Miller has helped create a new workout they call "Puissance Training" — for singers and others to get into shape for stressful careers.
His athleticism matches roles including the dynamic, high-leaping devil in the Met's production of Rossini's "Armida," or Mozart's quick-moving, jack-of-all-trades Figaro.
At Opera Colorado last year, his agility came in handy for contemporary Mexican composer Daniel Catan's "Florencia en el Amazonas," a Spanish-language work of magical realism in which Miller plays a character who vanishes into the sea and returns as a superhero, flying above the stage on ropes.
"We hired him for his Denver debut because the role required a very commanding voice with a rich, dark tone, and a personality that has a certain charisma on the stage," says Greg Carpenter, Opera Colorado's general director.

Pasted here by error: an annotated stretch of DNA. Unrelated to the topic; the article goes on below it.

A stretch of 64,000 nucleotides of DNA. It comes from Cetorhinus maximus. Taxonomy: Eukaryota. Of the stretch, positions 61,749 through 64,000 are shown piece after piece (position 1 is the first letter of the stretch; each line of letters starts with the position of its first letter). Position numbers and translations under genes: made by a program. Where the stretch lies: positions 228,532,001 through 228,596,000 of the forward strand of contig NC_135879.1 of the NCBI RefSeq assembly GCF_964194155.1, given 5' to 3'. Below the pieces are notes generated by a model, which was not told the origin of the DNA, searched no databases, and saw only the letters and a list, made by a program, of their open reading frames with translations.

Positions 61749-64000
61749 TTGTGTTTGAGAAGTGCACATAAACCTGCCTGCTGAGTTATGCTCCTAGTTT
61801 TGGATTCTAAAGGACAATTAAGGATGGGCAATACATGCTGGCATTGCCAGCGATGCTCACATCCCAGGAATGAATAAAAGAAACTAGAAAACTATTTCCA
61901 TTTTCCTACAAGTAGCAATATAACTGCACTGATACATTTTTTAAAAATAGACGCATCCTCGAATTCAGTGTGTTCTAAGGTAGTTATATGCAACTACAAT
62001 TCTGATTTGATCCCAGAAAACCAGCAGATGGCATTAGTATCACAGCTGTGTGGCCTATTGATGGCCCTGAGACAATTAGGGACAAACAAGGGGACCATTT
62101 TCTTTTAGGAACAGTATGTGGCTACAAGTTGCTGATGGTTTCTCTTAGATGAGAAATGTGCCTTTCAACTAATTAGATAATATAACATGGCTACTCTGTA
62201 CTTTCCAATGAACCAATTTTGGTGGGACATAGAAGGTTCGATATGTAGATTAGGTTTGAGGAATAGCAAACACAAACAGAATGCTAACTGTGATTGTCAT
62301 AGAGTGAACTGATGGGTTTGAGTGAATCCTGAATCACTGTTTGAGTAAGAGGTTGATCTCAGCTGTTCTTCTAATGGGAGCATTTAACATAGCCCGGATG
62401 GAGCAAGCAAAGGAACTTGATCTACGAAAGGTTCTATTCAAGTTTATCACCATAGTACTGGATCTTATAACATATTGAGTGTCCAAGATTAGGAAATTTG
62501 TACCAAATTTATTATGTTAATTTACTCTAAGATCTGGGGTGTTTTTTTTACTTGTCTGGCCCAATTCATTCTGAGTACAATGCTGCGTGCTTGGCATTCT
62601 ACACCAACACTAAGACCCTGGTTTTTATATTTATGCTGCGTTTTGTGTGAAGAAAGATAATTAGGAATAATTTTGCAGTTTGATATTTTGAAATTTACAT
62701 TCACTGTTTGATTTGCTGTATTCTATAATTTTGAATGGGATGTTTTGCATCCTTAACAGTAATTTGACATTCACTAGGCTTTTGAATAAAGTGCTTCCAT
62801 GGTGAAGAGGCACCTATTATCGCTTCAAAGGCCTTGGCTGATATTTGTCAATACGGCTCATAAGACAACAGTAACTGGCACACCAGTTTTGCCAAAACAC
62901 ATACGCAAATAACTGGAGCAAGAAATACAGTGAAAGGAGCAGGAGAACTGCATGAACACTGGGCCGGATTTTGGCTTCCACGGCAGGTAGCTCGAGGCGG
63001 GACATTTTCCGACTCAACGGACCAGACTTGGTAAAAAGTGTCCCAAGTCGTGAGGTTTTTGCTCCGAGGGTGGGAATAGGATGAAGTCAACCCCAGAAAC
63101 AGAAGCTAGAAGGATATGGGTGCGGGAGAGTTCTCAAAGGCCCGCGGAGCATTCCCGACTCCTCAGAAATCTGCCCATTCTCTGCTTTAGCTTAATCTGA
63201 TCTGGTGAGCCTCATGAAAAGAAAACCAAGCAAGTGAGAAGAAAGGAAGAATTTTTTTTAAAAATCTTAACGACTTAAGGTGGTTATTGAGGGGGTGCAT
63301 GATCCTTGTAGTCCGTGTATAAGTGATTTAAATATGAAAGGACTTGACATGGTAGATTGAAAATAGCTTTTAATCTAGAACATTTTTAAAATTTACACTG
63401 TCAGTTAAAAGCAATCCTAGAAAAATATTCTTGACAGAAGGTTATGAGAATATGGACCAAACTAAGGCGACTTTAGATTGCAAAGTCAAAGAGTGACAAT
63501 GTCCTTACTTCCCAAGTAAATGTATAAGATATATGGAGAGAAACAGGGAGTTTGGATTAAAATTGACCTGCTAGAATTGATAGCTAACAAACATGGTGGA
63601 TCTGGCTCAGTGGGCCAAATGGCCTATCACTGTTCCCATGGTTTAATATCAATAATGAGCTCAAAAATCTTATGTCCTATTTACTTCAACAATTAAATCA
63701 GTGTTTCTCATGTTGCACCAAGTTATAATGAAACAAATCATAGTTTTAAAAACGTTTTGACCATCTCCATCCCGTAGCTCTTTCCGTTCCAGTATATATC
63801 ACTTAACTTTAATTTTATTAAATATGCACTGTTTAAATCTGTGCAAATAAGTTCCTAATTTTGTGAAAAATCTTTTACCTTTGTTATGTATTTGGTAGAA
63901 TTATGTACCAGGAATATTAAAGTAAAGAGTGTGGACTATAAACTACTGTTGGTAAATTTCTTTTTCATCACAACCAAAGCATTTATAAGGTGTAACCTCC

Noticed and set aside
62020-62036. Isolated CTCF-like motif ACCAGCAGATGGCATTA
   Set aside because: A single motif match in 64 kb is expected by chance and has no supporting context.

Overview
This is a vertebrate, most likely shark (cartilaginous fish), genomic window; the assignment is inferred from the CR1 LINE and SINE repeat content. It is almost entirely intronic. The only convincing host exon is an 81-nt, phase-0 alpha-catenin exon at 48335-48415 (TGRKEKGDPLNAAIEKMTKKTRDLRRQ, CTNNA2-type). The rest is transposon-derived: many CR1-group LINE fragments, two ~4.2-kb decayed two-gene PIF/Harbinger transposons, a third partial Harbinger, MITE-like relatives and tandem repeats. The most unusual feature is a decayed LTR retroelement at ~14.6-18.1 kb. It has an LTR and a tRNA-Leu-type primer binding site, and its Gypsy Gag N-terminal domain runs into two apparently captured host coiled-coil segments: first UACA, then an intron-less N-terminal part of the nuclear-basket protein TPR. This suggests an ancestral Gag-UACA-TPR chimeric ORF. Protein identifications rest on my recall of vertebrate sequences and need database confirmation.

Miller was raised in Ovid, Colo., a town of 250 where he helped his father tend to their cattle and crops, waking up before dawn.
"I thought, there must be more to life than cattle," says Miller, who went to Colorado on a football scholarship.
"Keith was a devastating blocker," says Larry Zimmer, the longtime radio voice of Colorado football. "He learned the discipline and focus to memorize all those opera roles from football."
As a singer, Miller hopes, as he puts it, for decades more of "running arias" and "tackling operas."
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